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Promising young Slovak rider Peter Sagan briefly skipped off the road and lost time.

The victory offered a bright spot for Cancellara’s RadioShack Nissan Trek team, which is without its leader Andy Schleck of Luxembourg — sidelined by a spinal injury sustained in the Criterium du Dauphine this month. The team is also without manager Johan Bruyneel, who’s been listed in a U.S. Anti-Doping Agency case also focusing on Armstrong. Bruyneel chose to stay away so as not to be a distraction.

In a further embarrassment, Enrico Carpani, a spokesman for cycling governing body UCI, said it received information from several RadioShack riders that they had faced delays in receiving some salary payments. RadioShack spokesman Philippe Maertens said he believed they had been paid, “and if not, there is a reason for it.” He called it a “private issue.”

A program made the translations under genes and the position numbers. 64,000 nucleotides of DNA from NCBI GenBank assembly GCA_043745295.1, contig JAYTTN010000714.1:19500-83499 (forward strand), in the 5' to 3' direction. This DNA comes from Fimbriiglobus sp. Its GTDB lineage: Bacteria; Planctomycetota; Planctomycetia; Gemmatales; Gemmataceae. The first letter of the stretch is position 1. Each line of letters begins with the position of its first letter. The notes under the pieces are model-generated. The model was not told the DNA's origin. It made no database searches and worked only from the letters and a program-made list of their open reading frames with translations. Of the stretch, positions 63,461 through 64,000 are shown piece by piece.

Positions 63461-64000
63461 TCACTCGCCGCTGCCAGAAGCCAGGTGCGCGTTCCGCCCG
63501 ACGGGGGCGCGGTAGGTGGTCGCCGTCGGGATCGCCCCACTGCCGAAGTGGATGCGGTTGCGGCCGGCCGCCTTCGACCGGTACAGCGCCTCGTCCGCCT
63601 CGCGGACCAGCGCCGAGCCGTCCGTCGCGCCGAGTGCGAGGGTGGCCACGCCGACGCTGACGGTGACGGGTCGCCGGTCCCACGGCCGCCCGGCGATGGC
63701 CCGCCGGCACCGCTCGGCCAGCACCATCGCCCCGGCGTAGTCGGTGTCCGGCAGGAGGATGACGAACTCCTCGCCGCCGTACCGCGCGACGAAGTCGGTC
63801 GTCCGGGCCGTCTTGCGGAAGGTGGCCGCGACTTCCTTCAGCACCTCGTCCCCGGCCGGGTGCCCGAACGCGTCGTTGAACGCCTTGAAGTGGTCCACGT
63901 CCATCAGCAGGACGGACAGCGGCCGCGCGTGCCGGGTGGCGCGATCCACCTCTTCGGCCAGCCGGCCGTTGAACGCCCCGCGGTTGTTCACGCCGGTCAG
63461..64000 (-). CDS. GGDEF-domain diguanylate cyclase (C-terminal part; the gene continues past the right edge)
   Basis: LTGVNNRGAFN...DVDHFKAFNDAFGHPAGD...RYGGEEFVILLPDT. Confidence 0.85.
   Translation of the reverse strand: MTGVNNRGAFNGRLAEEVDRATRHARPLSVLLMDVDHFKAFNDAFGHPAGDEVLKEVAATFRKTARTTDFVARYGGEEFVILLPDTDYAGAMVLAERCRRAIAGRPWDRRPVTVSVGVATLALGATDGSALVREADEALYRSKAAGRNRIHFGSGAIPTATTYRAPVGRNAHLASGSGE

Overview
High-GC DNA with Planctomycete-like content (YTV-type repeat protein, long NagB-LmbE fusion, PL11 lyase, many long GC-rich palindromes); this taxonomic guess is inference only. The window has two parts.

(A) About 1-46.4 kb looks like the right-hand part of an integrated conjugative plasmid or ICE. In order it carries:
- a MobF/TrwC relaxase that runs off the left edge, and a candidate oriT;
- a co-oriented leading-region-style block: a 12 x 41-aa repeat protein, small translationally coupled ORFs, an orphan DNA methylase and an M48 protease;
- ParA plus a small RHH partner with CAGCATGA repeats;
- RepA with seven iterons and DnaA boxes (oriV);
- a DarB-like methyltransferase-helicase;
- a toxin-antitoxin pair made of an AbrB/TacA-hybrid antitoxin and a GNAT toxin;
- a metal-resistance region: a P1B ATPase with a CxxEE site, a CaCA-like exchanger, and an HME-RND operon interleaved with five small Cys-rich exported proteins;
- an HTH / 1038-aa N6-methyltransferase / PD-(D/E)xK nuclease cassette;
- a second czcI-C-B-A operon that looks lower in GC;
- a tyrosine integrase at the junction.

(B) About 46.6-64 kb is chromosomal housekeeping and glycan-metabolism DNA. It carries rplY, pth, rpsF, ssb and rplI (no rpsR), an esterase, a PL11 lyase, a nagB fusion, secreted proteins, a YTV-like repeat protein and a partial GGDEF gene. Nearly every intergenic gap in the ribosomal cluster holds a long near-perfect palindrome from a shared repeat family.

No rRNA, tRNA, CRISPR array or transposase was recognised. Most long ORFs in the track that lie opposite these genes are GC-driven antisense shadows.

Brushing aside the team’s issues, Cancellara said he was focusing “on what I have to do — and that’s riding my bike.” He said the victory, which he dedicated to his pregnant wife, was doubly rewarding because he broke his collarbone in the Tour of Flanders in April and wasn’t sure he’d be at his best for the Tour prologue.

As defending champion, Evans had the honor of riding last among the 198 competitors who rolled down the starter’s ramp for the race against the clock in the cycling-crazed city, where untold thousands of fans lined the route.

Sunday’s first stage takes riders over a mostly flat, 123-mile loop from Liege to the nearby town of Seraing.